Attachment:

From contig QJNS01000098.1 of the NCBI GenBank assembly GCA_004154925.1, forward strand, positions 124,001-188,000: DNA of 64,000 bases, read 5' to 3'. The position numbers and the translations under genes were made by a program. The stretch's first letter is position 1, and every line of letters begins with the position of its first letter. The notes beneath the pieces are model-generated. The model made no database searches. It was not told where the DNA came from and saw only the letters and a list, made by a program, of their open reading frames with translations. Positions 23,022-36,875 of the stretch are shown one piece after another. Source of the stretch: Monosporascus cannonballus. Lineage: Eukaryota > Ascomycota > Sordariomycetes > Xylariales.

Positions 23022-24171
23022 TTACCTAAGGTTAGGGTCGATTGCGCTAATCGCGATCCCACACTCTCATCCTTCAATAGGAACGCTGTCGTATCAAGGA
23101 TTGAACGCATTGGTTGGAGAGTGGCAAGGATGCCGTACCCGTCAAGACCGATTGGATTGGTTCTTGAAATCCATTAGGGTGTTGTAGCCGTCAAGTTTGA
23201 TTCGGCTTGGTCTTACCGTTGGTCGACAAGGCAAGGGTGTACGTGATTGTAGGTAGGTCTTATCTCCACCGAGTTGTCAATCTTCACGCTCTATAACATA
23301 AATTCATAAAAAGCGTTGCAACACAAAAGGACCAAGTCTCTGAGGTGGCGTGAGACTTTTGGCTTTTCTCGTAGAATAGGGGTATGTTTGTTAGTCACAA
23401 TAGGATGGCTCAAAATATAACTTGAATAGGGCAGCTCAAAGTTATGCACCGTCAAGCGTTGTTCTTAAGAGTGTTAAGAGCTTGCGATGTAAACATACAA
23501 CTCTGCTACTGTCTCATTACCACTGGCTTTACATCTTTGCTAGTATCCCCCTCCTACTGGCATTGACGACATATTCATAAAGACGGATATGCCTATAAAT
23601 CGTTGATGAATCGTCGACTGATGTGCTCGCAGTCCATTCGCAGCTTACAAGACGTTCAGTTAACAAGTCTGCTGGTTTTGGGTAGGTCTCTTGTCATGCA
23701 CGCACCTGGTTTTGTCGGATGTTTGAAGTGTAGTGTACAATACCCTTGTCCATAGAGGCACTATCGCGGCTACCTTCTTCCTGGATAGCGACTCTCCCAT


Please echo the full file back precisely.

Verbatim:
From contig QJNS01000098.1 of the NCBI GenBank assembly GCA_004154925.1, forward strand, positions 124,001-188,000: DNA of 64,000 bases, read 5' to 3'. The position numbers and the translations under genes were made by a program. The stretch's first letter is position 1, and every line of letters begins with the position of its first letter. The notes beneath the pieces are model-generated. The model made no database searches. It was not told where the DNA came from and saw only the letters and a list, made by a program, of their open reading frames with translations. Positions 23,022-36,875 of the stretch are shown one piece after another. Source of the stretch: Monosporascus cannonballus. Lineage: Eukaryota > Ascomycota > Sordariomycetes > Xylariales.

Positions 23022-24171
23022 TTACCTAAGGTTAGGGTCGATTGCGCTAATCGCGATCCCACACTCTCATCCTTCAATAGGAACGCTGTCGTATCAAGGA
23101 TTGAACGCATTGGTTGGAGAGTGGCAAGGATGCCGTACCCGTCAAGACCGATTGGATTGGTTCTTGAAATCCATTAGGGTGTTGTAGCCGTCAAGTTTGA
23201 TTCGGCTTGGTCTTACCGTTGGTCGACAAGGCAAGGGTGTACGTGATTGTAGGTAGGTCTTATCTCCACCGAGTTGTCAATCTTCACGCTCTATAACATA
23301 AATTCATAAAAAGCGTTGCAACACAAAAGGACCAAGTCTCTGAGGTGGCGTGAGACTTTTGGCTTTTCTCGTAGAATAGGGGTATGTTTGTTAGTCACAA
23401 TAGGATGGCTCAAAATATAACTTGAATAGGGCAGCTCAAAGTTATGCACCGTCAAGCGTTGTTCTTAAGAGTGTTAAGAGCTTGCGATGTAAACATACAA
23501 CTCTGCTACTGTCTCATTACCACTGGCTTTACATCTTTGCTAGTATCCCCCTCCTACTGGCATTGACGACATATTCATAAAGACGGATATGCCTATAAAT
23601 CGTTGATGAATCGTCGACTGATGTGCTCGCAGTCCATTCGCAGCTTACAAGACGTTCAGTTAACAAGTCTGCTGGTTTTGGGTAGGTCTCTTGTCATGCA
23701 CGCACCTGGTTTTGTCGGATGTTTGAAGTGTAGTGTACAATACCCTTGTCCATAGAGGCACTATCGCGGCTACCTTCTTCCTGGATAGCGACTCTCCCAT